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“¿Cómo aproximarnos a la manera en que Google ‘articula un mundo’?” según Anna Munster

Habría que

1) investigar las “conjunciones entre Google y otras máquinas abstractas”: ¿estas conjunciones producen un endurecimiento o una fractura en la manera en que Google articula una imagen del mundo? (problemática que concierne a lo que Guattari llama una ecología generalizada que opera en un agenciamiento maquínico).

2) estar atentos a sentir, experimentar y diagnosticar “cómo y dónde las relaciones entre el motor de búsqueda de Google y, por ejemplo, los datos cartográficos pierden su precisión, liberando nuevas energías y conjunciones que nos permitan un nuevo diagrama de las redes” (perspectiva que corresponde a lo que Guattari llama una microecología, molecular y diagramática).

Aquí la argumentación completa:

“Guattari has suggested that to consider a living system only as a closed, autopoietic unity of inputs and outputs cut off from the developmental events of its entire genetic phylum would fail to account for its liveliness (1995: 39). And for Maturana and Varela ecosystemically autopoiesis is always organized and organizing in relation to both other autopoietic processes and a greater ecology of interactions (1988: 43 – 50). Autopoiesis entails collective activity and collectives always comprise a diverse ensemble of human, nonhuman, institutional, and technical agents. Niklas Luhmann also noted that a more generalized systems approach to autopoiesis might see nonliving systems using a general “ system-building ” principle of “ self-referential closure ” (2008: 84). Once we understand generative processes transversally, the distinction breaks down between technical systems as allopoietic (producing something apart from themselves; a factory producing a silicon chip, for instance) and living systems as autopoietic: “ Institutions and technical machines appear to be allopoietic, but when one considers them in the context of the machinic assemblages they constitute with human beings, they become ipso facto autopoietic. Thus we will view autopoiesis from the perspective of the ontogenesis and phlyogenesis proper to a mecanosphere superposed on the biosphere” (Guattari, 1995: 40).

It is at this level of a reinvigorated analysis of networked ecology that we need to apprehend the conjunctions and edges of Google ’ s world making. Both Google’s making, that is, of a searchable world and its cloaking of that world in data. To do this, we must come at Google from both ends — on the one hand from the viewpoint of what Guattari calls a generalized ecology, “ to comprehend the interactions between ecosystems, the mecanosphere and the social and individual Universes of reference” (Guattari, 2008: 29); and on the other hand from the molecular, diagrammatic perspective of microecologies. The former will search out the conjunctions between Google and other abstract machines, asking whether these conjunctions lead to a hardening or cracking of the seamless surface of googlization. The latter will involve feeling out how and where, as with Autoscopia , the relations between search engine and the cartographic loosen up, releasing new energies and conjunctions that allow for a new diagram of networks.”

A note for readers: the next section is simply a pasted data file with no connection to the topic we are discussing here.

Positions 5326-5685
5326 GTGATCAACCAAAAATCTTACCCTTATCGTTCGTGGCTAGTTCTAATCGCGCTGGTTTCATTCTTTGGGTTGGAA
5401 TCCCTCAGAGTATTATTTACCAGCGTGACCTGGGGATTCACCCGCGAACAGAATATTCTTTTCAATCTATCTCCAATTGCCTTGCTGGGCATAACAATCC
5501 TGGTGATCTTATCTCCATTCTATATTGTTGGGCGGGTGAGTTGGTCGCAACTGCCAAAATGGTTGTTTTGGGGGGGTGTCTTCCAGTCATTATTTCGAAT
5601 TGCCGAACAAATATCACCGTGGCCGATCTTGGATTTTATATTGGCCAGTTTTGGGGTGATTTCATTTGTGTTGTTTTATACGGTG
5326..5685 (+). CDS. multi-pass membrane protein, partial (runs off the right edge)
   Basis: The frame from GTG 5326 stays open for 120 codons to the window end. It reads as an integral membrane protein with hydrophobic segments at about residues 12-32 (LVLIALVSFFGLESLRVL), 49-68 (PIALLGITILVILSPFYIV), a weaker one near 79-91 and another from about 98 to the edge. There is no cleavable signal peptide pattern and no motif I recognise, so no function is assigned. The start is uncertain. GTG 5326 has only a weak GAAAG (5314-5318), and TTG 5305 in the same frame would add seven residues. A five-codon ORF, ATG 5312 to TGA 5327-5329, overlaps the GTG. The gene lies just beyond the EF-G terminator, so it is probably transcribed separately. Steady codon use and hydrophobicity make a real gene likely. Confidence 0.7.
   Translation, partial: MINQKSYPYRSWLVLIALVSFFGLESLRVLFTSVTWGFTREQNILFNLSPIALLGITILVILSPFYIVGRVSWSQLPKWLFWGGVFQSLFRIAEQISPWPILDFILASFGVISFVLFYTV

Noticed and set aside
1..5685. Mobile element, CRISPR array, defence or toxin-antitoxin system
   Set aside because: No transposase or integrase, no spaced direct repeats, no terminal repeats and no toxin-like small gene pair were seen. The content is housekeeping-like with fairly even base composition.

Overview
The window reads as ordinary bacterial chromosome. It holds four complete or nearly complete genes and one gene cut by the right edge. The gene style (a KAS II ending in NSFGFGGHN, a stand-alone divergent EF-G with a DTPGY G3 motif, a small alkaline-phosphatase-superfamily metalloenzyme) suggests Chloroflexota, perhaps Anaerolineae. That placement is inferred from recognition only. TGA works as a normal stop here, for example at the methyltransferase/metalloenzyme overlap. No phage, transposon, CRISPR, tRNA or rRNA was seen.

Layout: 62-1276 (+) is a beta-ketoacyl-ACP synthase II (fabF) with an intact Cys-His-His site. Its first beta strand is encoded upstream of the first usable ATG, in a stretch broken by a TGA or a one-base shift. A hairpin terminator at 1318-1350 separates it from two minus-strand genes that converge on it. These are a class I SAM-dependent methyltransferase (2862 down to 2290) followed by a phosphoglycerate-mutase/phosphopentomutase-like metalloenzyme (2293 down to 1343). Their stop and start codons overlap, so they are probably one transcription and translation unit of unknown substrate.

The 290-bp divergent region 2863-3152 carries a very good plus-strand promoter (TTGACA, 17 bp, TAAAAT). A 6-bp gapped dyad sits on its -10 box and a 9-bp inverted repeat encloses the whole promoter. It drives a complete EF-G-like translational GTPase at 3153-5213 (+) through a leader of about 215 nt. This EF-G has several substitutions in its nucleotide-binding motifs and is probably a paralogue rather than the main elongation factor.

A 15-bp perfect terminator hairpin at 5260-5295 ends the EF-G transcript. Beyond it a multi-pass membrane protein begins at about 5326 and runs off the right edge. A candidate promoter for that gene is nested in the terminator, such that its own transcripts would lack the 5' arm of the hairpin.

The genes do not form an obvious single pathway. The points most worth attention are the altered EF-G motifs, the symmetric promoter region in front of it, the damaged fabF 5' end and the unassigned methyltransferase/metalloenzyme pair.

Anna Munster, “Welcome to Google Earth” en An Aesthesia of Networks, pág. 50.

“En un agenciamiento maquínico, las instituciones y las máquinas técnicas” a diferencia de lo que creían Varela y Maturana, “son también autopoiéticas”

“Guattari has suggested that to consider a living system only as a closed, autopoietic unity of inputs and outputs cut off from the developmental events of its entire genetic phylum would fail to account for its liveliness (1995: 39). And for Maturana and Varela ecosystemically autopoiesis is always organized and organizing in relation to both other autopoietic processes and a greater ecology of interactions (1988: 43 – 50). Autopoiesis entails collective activity and collectives always comprise a diverse ensemble of human, nonhuman, institutional, and technical agents. Niklas Luhmann also noted that a more generalized systems approach to autopoiesis might see nonliving systems using a general “ system-building ” principle of “ self-referential closure ” (2008: 84). Once we understand generative processes transversally, the distinction breaks down between technical systems as allopoietic (producing something apart from themselves; a factory producing a silicon chip, for instance) and living systems as autopoietic: “Institutions and technical machines appear to be allopoietic, but when one considers them in the context of the machinic assemblages they constitute with human beings, they become ipso facto autopoietic. Thus we will view autopoiesis from the perspective of the ontogenesis and phlyogenesis proper to a mecanosphere superposed on the biosphere” (Guattari, 1995: 40).”

Guattari, citado por Anna Munster en An Aesthesia of Networks, pág. 50.

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